Condoul costs Bulls first loss of the season

Posted on 10 April 2010 by Nathaniel E. Baker

Just like that, the New York Red Bulls’ fast start is history.

Bouna Condoul © Scott Marsh/ASN

It ended in a fashion fans of the team are all too familiar with: on defensive miscues and squandered opportunities. New York goalkeeper Bouna Condoul was the goat this time, scoring an embarrassing own-goal early in the second half. His team never recovered and eventually lost 2-0 at Chivas USA.

Condoul’s gaffe was without doubt the most egregious mishap of the day. But his poor play had plenty of company. The team never really seemed to find its rhythm, though it came close late in both halves. Part of this was due to the play of the hosts, who controlled the possession with patient build-up.
When the visitors did have the ball their only option seemed to be Dane Richards, the fleet but vapid right midfielder. Predictably, these went nowhere. (More on Richards and individual performances in the player ratings below).

Still, the Red Bulls had their opportunities in the first half. Macoumba Kandji had two free headers he should have buried. The first came off of a corner, the second from a terrific cross by Joel Lindpere. The second was probably the visiting team’s best sequence of the entire match. But for the most part, the Red Bulls had few ideas going forward and anyway seemed content to let Chivas control the tempo. This is a perfectly fine tactic on the road against a team in danger of an 0-3 start, and for a little while it even seemed to work. But New York’s defense was porous and Chivas had their chances. Chukwudi Chijindu alone could (and probably should) have scored twice in the first half for the hosts (then again, Kandji should have done the same for the visitors).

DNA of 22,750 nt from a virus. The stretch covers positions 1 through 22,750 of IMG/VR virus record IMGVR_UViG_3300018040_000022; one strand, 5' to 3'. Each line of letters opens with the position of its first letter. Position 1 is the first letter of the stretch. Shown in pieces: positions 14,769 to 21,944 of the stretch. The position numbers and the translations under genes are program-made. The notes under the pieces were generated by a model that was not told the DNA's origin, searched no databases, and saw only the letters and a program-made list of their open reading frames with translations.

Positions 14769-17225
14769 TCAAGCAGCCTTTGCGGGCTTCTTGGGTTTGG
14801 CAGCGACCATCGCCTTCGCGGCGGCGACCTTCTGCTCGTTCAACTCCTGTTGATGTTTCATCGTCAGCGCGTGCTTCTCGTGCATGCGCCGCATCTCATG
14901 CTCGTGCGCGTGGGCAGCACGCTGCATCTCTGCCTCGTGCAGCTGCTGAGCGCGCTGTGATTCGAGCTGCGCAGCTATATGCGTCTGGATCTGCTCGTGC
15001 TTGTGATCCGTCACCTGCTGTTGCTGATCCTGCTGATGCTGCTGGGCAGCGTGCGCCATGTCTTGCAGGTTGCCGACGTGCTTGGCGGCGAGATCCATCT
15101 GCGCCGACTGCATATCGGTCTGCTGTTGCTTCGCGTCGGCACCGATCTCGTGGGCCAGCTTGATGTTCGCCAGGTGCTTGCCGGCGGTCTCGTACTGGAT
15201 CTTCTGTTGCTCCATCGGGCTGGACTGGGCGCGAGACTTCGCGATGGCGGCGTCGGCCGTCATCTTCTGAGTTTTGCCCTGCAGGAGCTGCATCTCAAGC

The Red Bulls’ luck ran out in the 47th minute. Condoul clearly deserves the blame for the goal, but he is by no means the only guilty party on the play. Start with Jeremy Hall, who gave Chijindu way too much space on the left wing. Hall was expecting the UConn product to go toward the endline but even then was too far away to have any effect. Richards’ run to help Hall was far too late and in his haste Richards didn’t track the trailing player, Jesus Padilla. Seth Stammler, who had a solid game to that point, correctly spotted the danger brewing on the left wing (in the video replay you can see him pointing toward that part of the field) but then failed to cut off Chijindu’s passing lane and was late recovering as a result to challenge Padilla. So Chijindu, an interesting young player but by no means a star in the league, managed to monopolize three Red Bulls players on one play. Mike Petke probably should have done better deflecting the ball upfield or out of bounds, though that is admittedly a bit nitpick-y. And then Condoul did the rest.

Hans Backe, in marked contrast to the team’s first game of the season (and to Richie Williams in the second), went to his bench early. Just seven minutes after the goal he brought on Salou Ibrahim for Seth Stammler. Kandji moved to left midfield with Sinisa Ubiparipovic taking Stammler’s vacant spot at holding mid. The move clearly paid dividends, as Ibrahim had several chances that could (and in one case should) have resulted in goals. But Backe’s second and third substitutions, for Tony Tchani and Conor Chinn, respectively, had little effect. The Red Bulls threw everything forward but lacked the rhythm to develop any real chances the rest of the way. Chivas scored an “insurance goal” in stoppage time, again off of mistakes by several Red Bulls players. Speaking of which, now to the player ratings:

Player ratings

New York Red Bulls players ranked 1-10 with 10 being highest:

Condoul: 2
I’ve been saying for some time that this guy is a liability on corners and crosses. However, I’ve been quick to defend his play as a shot-stopper. So where does this gaffe fit in? Nowhere, really. It was one of those mistakes that can happen in a hair-raising moment of the match. Bouna probably panicked after seeing the ball bounce off the post and was in the unusual situation of having to go toward his line, rather than away from it, to make the save. Remember that goalies are trained to deflect the ball away from goal, so when your back is turned your instincts can get a bit fuzzy. Which is not to make any excuse for the play. Unfortunately it wasn’t even his only mishap of the game. In the first half he hesitated coming off his line and was almost caught in no-man’s land by Jonathan Bornstein. He was poorly positioned on Chivas’ second goal as well.